Representation from a variety of departments is the best way to ensure an IG program’s successful liftoff.
IG in the Mission Control Seat
The space program has come a long way since the United States put a man on the moon, as evidenced by its most recent achievement: sending the New Horizons probe on a flyby of demoted-planet Pluto. These milestones would be impossible without the collective efforts of the NASA mission control team—a group consisting of specialists that are experts in all the facets related to a given space mission. Mission control is not unlike an information governance (IG) council in healthcare, the formation of which is an almost universally recommended strategy for getting IG off the ground and into the atmosphere. Both missions—interplanetary travel and IG—require a team of professionals.
Flight Director/Chief Information Governance Officer
NASA missions typically have a flight director who is responsible for shuttle missions and payload operations, and leads the flight control team. This person weighs the advice of the other flight controllers before making mission-related decisions. The IG world equivalent should be, according to IG experts at the Sedona Conference and the Information Governance Initiative (IGI), an individual serving as chief information governance officer (CIGO). As Barclay Blair, IGI’s founder and executive director, explains, IG “is a new discipline that of course builds on the disciplines it coordinates, but one that also represents a major evolutionary shift in how organizations understand, use, and, well, govern, their information.” Therefore, a CIGO should not “be a rebranding of senior records management roles, but someone who has the requisite breadth of management, technology, and legal expertise.” HIM directors, with their broad understanding of legal, financial, clinical, risk, and compliance, are an ideal fit for this role.
Data Processing System (Engineer)/IT representative
In their mission control capacity, the data processing system engineer (DPS) monitors the data processing system of computers, which makes these individuals indispensable members of NASA’s team. The obvious comparison is that of an IT representative on an IG council. Mark Diamond, president and CEO of the IG consulting firm Contoural, says IT is a key player because IT “owns” many of the systems that need governing and developing. In the HIM world, IT helps design and install electronic health records (EHRs), and manages security systems to protect information stored in databases.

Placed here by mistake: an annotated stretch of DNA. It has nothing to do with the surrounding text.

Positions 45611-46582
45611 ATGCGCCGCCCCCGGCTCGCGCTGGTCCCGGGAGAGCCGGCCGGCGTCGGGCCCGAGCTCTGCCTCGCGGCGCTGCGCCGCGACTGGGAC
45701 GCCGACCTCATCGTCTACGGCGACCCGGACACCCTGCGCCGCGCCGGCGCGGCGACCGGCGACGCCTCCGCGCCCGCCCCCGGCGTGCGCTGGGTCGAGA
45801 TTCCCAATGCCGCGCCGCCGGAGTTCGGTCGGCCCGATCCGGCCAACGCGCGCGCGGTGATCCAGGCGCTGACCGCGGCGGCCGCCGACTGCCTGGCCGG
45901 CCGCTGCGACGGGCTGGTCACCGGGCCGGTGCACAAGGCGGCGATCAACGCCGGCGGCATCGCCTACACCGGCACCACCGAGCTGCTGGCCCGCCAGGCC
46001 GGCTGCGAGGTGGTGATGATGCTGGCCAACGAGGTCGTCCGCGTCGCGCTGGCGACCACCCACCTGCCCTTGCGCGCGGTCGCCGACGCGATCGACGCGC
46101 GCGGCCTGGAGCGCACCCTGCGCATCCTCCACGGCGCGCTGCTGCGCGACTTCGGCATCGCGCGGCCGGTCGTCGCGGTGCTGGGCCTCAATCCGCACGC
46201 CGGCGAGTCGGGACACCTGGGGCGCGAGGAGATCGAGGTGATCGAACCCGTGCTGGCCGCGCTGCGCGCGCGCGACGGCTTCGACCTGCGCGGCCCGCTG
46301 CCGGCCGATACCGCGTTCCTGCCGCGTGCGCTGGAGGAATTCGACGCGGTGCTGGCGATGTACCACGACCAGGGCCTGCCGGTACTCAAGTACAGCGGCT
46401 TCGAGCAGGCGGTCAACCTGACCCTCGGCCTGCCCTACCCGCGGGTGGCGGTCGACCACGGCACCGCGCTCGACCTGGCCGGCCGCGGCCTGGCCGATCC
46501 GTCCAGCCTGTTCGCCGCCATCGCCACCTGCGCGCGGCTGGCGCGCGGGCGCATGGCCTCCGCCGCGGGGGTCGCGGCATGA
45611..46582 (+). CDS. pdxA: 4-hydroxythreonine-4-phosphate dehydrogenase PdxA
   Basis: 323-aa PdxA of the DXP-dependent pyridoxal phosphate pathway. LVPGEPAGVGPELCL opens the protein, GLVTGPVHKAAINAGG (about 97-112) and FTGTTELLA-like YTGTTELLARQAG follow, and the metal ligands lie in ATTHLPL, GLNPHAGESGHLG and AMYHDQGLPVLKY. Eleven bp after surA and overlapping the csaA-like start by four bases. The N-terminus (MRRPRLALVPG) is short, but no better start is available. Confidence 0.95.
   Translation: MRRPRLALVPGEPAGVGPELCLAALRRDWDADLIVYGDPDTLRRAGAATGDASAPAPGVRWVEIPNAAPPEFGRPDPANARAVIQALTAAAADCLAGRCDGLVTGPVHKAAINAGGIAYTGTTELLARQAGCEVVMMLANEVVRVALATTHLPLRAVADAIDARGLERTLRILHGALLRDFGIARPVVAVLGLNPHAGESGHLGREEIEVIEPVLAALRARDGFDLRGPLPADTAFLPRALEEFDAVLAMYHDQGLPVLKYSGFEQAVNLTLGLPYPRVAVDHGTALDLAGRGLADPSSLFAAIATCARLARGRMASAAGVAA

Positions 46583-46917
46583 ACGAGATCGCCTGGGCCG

Public Affairs Officer/Legal and Compliance Officer
If a space mission is successful or unsuccessful, the person who has to communicate this to the public, via journalists, is the public affairs officer. When the news is good—the Mars rover landed!—their job is easy. But if a space station resupply shuttle crashes, their job becomes to protect NASA’s reputation in the face of tragedy. Similarly, legal and compliance professionals must be part of the IG team to protect a provider or healthcare organization from litigation. Lawyers are there to help an IG team develop retention and disposition policies, make sure business associate agreements are in order, and to ensure HIPAA compliance. With meaningful use requirements, ICD-10, and HIPAA compliance ever changing, it would be unwise not to have the counsel of a good legal or compliance officer.
Spacecraft Communicator/Director of HIM
Manned space missions have a communications link between flight/mission control and the astronauts aboard the craft. This is the person who communicates the message “Houston, we have a problem” to the relevant members of mission control. They have to be able to translate highly technical instructions to and from astronauts and the people on the ground. HIM directors who sit on IG councils do the same. They’re on the council to provide their much-needed health information and data management perspective to the council, and then communicate the council’s vision back to the departments they oversee. Without them, nobody would see the big picture.
Implementing IG and exploring space are similar because embracing both means embracing the unknown—and being willing to make mistakes along the way. Information governance in healthcare still has a long way to go, compared to IG in other industries. Every small step of the process will feel like a first step (for mankind and for providers), but the benefits can be transcendent. HIM professionals must not be afraid or daunted by the prospect, and like the first man to set foot on the moon, Neil Armstrong, they should not be afraid to plant their flag firmly in this new territory.